Remmel explained, “We try to do whatever we can to keep raising awareness and educating.”

The issues that inspired the play’s creation continue today. On March 19, a group of Samaritans, a humanitarian organization working to end death and suffering in the desert, encountered the skeleton of a person believed to be a migrant. Since October, the remains of 59 people have been found in the southern Arizona desert.

To Parra, the ability to play the role of one of these human beings is a gift that has taught her humility, understanding and empathy. Parra says, “I’m honored to be able to play this role ... not only to represent Lucresia, but a lot of other people, too.”

For Most Holy Trinity, “The Line in the Sand” is an offering of prayer. When presented on Good Friday, the play follows the service of prayers and reading of the Passion.

The journeys of the characters, connected through the story of Lucresia, mirror the mystery of the death and resurrection of Jesus Christ. As the play begins, each character comes forward carrying a cross; Lucresia awaits them, waiting to be resurrected through their experiences. The character of Lucresia watches her father carrying the cross toward her.

Following the play, each member of the cast venerates the large cross formed out of a Saguaro cactus. On Good Friday, the rest of the congregation is also invited to come forward to venerate the cross.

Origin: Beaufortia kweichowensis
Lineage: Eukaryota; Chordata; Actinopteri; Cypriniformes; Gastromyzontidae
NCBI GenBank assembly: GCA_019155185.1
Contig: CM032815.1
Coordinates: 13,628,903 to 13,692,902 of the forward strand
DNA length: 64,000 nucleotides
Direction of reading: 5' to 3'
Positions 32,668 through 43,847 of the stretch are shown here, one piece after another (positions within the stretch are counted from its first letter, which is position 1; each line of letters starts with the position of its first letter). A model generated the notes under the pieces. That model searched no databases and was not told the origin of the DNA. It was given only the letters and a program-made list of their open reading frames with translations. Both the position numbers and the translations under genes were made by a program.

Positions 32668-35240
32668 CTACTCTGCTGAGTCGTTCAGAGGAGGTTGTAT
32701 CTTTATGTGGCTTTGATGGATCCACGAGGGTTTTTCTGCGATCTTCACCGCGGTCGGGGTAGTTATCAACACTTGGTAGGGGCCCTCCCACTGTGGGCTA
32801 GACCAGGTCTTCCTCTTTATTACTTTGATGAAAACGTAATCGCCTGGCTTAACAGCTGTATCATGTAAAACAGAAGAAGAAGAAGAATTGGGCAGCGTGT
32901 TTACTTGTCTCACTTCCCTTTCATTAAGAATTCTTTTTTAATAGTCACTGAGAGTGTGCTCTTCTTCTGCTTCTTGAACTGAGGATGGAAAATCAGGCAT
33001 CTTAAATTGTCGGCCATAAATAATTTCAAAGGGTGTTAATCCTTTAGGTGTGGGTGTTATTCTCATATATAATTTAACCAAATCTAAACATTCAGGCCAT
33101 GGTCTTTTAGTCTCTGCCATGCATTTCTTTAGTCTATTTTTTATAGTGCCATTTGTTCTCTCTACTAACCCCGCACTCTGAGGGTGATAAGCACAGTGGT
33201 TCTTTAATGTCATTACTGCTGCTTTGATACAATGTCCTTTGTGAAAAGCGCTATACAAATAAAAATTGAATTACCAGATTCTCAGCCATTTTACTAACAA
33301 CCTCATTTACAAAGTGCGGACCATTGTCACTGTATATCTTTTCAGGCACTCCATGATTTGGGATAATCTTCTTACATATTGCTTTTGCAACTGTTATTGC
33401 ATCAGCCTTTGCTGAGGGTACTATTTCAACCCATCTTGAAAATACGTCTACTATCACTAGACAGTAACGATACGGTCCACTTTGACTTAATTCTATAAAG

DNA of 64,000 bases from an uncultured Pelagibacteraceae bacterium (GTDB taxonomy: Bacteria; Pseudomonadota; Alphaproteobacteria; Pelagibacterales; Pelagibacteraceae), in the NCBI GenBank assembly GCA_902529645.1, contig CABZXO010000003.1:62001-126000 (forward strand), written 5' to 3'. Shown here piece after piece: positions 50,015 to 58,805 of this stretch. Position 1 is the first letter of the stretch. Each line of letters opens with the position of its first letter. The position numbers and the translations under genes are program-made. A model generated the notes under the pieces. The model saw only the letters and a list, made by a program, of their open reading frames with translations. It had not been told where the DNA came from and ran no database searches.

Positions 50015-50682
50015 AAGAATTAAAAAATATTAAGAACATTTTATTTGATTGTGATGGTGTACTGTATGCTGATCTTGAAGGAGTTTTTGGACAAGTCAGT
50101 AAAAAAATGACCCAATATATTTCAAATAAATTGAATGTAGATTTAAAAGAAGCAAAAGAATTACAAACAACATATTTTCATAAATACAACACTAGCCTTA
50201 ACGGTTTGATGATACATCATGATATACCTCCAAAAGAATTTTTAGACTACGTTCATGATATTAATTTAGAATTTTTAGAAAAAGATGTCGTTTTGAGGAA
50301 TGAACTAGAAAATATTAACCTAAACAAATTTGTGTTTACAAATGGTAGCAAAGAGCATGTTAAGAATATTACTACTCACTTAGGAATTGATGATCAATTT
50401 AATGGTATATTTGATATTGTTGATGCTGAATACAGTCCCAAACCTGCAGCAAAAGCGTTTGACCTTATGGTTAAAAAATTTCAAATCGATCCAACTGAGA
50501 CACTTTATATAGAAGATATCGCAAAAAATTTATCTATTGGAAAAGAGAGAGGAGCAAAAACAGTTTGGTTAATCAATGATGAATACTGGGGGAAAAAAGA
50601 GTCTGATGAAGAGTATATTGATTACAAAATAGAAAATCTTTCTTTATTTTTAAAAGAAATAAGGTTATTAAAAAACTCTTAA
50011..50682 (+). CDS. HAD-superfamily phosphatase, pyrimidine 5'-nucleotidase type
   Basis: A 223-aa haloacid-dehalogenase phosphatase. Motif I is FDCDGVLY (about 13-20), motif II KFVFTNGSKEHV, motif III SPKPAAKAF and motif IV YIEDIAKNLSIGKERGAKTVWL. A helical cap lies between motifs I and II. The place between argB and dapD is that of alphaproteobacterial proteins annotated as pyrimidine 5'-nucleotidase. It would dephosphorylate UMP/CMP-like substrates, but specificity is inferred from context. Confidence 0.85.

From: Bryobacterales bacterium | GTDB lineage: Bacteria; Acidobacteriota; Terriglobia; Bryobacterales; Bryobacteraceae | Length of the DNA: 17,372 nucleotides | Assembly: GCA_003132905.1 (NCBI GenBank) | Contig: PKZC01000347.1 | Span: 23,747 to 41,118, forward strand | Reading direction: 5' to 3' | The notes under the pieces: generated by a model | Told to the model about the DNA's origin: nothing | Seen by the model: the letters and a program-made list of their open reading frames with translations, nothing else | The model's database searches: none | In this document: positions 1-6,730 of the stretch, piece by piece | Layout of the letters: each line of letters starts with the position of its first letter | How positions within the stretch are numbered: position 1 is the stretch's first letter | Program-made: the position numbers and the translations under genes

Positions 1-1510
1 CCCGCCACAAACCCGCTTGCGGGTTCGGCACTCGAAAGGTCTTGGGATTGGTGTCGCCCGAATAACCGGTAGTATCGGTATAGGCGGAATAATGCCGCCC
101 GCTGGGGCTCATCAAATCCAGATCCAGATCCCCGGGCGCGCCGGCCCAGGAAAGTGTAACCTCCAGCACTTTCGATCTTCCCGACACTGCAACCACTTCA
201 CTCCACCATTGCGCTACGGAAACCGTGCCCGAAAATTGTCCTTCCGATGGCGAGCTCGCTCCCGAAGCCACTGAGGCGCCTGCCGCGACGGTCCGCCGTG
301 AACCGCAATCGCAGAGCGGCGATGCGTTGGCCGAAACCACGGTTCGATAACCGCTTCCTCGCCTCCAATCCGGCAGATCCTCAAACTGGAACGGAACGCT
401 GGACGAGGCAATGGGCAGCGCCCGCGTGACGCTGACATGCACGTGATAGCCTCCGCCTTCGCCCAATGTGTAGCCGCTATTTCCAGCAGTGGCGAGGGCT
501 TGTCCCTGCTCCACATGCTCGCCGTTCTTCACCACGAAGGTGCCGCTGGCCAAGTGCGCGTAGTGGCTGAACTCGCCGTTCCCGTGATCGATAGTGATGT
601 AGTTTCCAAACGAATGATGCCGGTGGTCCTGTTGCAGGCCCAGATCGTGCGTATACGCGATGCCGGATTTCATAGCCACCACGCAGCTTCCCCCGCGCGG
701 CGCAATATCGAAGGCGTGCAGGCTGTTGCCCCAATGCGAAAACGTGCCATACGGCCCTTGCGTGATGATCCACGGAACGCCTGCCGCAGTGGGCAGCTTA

“The treatment of migrants is only one of the ways that people are still being crucified in this world,” Moreland said. “They are forced to do things that are dangerous, sapping of will and spirit, and not receiving support from anyone.”

The cast says that reactions to the performance have been positive. After each performance, they offer a “talkback” in which people are given an opportunity to process their feelings and reactions. At one of these discussions, a priest in the audience shared that he had originally come to the country through the Arizona border. When he saw the character playing the Border Patrol agent, he was taken immediately back to the agents who confronted him on his own journey. He told the cast, “This helps me more with my healing.”

Maredith Clack, who works in child ministry at Most Holy Trinity, has been an audience member for the performance. She feels that “The Line in the Sand” brought about in her a “change of heart, a truly powerful experience. I knew that immigration issues have been a challenge. ... Knowing people who are immigrants, I know that it is still a struggle, regardless of legal status, economic status. ... It is always a sacrifice.”

Remmel hopes that the play continues to foster a change in those who experience it. “The Line in the Sand” is an invitation: “We do want to change people’s hearts, opening people to the immigrant in ways they haven’t been in the past,” Remmel said.

In addition to Good Friday services, the cast at Most Holy Trinity have performed the play for numerous other local congregations. They also presented it at the Southwest Liturgical Conference in Tucson in January 2008, and at NCR’s Celebration Publications conference, “A Light to the Nations,” held in San Antonio in January of this year.

[Vicki Kline, a Catholic Worker and professional social worker, is currently exploring the intersection between vocation and career in the borderlands. She can be reached at]

For more information on “The Line in the Sand,” see Most Holy Trinity Parish’s Web site at

From more stories about the immigration issue, news and analysis, visit the blog on NCR’s Web site:

If you have stories or reflection about immigration that you want to share, send them to